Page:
Jan. 10 (Bloomberg) -- Taiwan’s dollar rallied by the most in five weeks and government bonds fell on optimism European policy makers will be able to resolve their debt crisis.
The Taiex index of shares rose the most in a week after German Chancellor Angela Merkel and French President Nicolas Sarkozy said they “want Greece to stay in the euro” at a joint press conference yesterday. Foreign funds bought $334 million more of the island’s stocks than they sold today, according to exchange data. Taiwan reported toward the end of currency trading yesterday that exports gained 0.6 percent from a year earlier in December, the least in 26 months.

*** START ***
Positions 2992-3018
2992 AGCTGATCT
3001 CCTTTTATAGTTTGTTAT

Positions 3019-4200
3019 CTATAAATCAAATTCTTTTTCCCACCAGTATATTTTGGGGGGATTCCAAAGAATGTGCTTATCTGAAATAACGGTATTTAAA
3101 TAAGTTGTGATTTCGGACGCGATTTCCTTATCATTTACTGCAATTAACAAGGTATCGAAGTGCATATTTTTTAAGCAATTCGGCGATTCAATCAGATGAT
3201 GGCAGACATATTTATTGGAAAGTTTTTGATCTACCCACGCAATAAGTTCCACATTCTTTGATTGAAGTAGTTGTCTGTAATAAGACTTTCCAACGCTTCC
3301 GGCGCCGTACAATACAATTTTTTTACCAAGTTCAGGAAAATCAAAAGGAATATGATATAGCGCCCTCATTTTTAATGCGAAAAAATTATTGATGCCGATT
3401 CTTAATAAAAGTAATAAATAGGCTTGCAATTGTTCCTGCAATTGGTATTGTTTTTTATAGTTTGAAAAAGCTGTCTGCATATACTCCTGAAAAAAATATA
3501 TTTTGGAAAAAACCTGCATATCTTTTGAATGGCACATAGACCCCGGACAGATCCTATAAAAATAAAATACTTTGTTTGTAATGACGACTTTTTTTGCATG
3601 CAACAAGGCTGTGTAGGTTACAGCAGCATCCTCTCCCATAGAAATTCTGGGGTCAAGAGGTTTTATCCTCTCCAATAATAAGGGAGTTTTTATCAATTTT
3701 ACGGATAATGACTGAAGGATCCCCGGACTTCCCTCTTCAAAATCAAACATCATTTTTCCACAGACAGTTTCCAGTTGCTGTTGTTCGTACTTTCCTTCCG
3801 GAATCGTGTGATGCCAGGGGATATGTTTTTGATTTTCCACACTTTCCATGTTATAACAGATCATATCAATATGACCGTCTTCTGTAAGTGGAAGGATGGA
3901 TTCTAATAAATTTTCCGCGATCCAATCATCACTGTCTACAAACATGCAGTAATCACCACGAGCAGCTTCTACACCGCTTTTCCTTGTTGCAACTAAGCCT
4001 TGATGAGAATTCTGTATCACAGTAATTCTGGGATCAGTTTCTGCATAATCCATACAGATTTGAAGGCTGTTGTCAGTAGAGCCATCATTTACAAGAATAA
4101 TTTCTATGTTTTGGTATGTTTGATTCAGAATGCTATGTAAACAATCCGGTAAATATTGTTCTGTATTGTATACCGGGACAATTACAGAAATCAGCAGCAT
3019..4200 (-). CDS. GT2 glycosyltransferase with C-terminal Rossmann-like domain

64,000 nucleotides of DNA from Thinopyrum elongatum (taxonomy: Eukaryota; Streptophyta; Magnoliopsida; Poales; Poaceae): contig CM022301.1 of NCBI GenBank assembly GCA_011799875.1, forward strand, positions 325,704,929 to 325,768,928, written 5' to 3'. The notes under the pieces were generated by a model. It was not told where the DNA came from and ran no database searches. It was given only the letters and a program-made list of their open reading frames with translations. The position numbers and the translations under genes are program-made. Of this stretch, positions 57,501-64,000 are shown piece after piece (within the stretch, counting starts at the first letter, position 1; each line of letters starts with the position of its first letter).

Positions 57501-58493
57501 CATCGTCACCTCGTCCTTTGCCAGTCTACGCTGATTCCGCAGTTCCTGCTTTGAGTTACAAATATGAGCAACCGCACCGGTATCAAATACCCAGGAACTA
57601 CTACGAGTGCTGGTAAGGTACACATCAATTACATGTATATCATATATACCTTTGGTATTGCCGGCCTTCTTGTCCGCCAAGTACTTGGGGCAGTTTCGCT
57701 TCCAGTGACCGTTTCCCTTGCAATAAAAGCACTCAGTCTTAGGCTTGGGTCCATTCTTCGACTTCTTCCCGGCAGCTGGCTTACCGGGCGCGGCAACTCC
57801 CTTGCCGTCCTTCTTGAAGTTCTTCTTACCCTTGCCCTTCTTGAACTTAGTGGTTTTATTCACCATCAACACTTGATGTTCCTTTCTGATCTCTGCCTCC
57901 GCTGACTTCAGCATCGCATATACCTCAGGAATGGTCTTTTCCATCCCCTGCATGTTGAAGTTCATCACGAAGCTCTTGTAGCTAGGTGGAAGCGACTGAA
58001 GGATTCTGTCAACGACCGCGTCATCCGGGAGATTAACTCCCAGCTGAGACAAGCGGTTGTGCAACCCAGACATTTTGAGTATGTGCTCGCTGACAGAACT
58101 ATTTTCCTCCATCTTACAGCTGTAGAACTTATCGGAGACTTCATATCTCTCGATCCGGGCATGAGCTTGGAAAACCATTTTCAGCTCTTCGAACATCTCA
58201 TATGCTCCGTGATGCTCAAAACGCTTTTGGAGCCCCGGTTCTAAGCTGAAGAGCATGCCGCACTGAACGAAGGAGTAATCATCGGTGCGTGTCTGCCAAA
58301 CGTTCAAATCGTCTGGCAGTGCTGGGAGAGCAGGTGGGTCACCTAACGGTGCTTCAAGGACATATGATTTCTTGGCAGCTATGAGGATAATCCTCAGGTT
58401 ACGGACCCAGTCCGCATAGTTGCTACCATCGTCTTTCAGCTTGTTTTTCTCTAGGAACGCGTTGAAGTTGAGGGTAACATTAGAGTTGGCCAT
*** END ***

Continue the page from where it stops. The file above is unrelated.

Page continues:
“The export numbers were bad, but the positive sentiment across Asian markets today overrode that,” said James Wang, a fixed-income trader at Yuanta Securities Co. in Taipei. “Market moves are going to be limited before the presidential election” on Jan. 14, he said.
The island’s dollar strengthened 0.5 percent to NT$30.051 against its U.S. counterpart, according to Taipei Forex Inc. That’s the biggest gain since Dec. 1. The yield on the 1 percent notes due January 2017 gained one basis point, or 0.01 percentage point, to 0.986 percent, prices from Gretai Securities Market show.
The overnight money-market rate, which measures interbank funding availability, was unchanged at 0.40 percent, according to a weighted average compiled by the Taiwan Interbank Money Center.
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